Guns can get the job done against any enemy, but a power-possessing katana may be your best (and most fun) asset in Shadow Warrior. As Lo Wang racks up enough karma from kills, he learns new powers for his katana that make combat bloodier and more enjoyable than ever. Deal death more quickly with a charged lunging attack or send ki (energy) from your katana in the form of a boomerang-shaped shockwave; Flying Wild Hog has designed the katana to suit a variety of purposes, but the team put heaviest emphasis on ensuring melee feels fun and fluid.
On that note, Slawomir showed me how the katana can be used to take down giant bosses. He loaded up a boss battle and used the ki wave power several times to strike the boss’s midsection, then charged up his lunge attack for when the boss came in close to stomp on him. In similar fashion to Shadow of the Colossus, boss battles progress as the player targets key weak spots on the enemy, lending a bit of an old-skool vibe to the game's major fights.
Environment and Easter Eggs
Shadow Warrior takes place in current-day Japan and is beautiful to look at. Sure, it’s not a Crysis 3-like AAA title, but it’s a stunning, unique blend of rural Japanese architecture and nature, art and artifacts from feudal Japanese times, and endless pink and fuchsia cherry blossoms. It reminds me of a first-person Ninja Gaiden; instead of your typical FPS environment with particle-heavy smoke and debris on top of gray color palettes, you have this natural, pristine backdrop that stages a violent, gory frenzy. The game runs off Flying Wild Hog’s proprietary Road Hog engine (from Hard Reset), and it still looks sharp two years later.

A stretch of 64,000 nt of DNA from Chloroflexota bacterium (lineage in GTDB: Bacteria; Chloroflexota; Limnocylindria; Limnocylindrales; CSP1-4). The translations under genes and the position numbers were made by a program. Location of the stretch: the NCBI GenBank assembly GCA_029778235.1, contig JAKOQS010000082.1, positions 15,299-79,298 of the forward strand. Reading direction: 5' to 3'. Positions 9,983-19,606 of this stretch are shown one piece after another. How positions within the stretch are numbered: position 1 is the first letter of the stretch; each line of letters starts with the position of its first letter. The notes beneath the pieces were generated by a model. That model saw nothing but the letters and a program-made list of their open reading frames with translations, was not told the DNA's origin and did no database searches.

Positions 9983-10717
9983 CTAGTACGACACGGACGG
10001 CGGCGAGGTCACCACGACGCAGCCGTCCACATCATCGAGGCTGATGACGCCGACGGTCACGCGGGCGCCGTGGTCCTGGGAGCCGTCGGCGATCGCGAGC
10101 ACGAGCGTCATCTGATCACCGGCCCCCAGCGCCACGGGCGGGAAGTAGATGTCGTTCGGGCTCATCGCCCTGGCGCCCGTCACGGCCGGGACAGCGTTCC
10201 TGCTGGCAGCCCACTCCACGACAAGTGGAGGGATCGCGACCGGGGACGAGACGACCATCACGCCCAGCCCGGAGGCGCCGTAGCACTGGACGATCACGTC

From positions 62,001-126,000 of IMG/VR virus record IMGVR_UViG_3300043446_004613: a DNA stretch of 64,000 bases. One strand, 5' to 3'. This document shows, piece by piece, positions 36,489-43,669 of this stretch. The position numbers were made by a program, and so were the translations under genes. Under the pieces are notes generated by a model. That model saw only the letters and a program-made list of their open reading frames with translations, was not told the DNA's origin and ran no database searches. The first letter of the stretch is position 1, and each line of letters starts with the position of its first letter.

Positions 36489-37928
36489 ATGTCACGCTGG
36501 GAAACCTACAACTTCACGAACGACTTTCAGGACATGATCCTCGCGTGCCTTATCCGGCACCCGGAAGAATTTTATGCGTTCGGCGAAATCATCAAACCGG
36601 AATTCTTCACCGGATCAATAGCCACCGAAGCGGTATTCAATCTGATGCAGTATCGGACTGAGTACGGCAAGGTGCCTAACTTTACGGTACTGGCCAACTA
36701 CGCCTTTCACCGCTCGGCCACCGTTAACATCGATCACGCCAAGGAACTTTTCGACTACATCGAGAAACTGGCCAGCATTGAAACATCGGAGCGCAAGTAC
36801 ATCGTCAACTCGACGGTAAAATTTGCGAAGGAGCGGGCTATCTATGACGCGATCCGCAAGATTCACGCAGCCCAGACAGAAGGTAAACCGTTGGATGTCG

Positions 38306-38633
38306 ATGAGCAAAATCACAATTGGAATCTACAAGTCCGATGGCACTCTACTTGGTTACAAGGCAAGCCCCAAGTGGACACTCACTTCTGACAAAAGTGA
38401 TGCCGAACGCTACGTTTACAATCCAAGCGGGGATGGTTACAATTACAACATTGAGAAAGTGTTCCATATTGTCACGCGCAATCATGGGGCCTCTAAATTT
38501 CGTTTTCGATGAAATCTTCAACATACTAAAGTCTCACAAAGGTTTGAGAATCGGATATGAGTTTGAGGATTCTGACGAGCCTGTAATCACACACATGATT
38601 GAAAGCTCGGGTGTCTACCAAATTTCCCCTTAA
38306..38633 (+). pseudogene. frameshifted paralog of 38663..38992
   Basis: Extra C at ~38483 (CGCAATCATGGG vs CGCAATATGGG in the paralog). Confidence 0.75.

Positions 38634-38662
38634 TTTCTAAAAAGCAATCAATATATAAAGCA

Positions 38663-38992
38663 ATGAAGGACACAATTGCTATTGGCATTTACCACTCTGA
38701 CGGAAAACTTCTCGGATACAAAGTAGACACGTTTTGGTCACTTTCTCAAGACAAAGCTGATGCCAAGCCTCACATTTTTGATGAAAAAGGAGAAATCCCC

Shadow Warrior also surprised me with its many off-rails opportunities. The game presents the path you’re supposed to go down most of the time, but doesn't interrupt any tingling of curiosity. Exploring the environment will lead you to Easter Eggs, infamous bunnies, and other references to the 1997 original. In fact, Flying Wild Hog literally copy/pasted snippets of the original game’s code into their build. I won’t give anything away, but I encourage fans to really check every nook and cranny between dismembering demons.
Shadow Warrior Impressions
Shadow Warrior is a blast to play. It’s beautiful to look at, easy to pick up and play, and loaded with over-the-top gore, humor, and puns. Unfortunately, it won’t have a multiplayer or cooperative component, but it’s the kind of game I’d love to record in-game videos of so I could show my friends how much carnage I can deal with The Wang. The game almost feels similar to Far Cry: Blood Dragon in its over-the-top ridiculousness element, so if that's your speed, definitely look into Shadow Warrior.
Shadow Warrior releases on September 26th for PC and retails for $40. A $50 special edition including exclusive in-game weapons, a digital art book, and the game’s soundtrack is also available on Steam.
Devolver Digital has not yet confirmed its plans for Shadow Warrior next-gen platforms.
- Nick "stuBEEF" Pinkerton.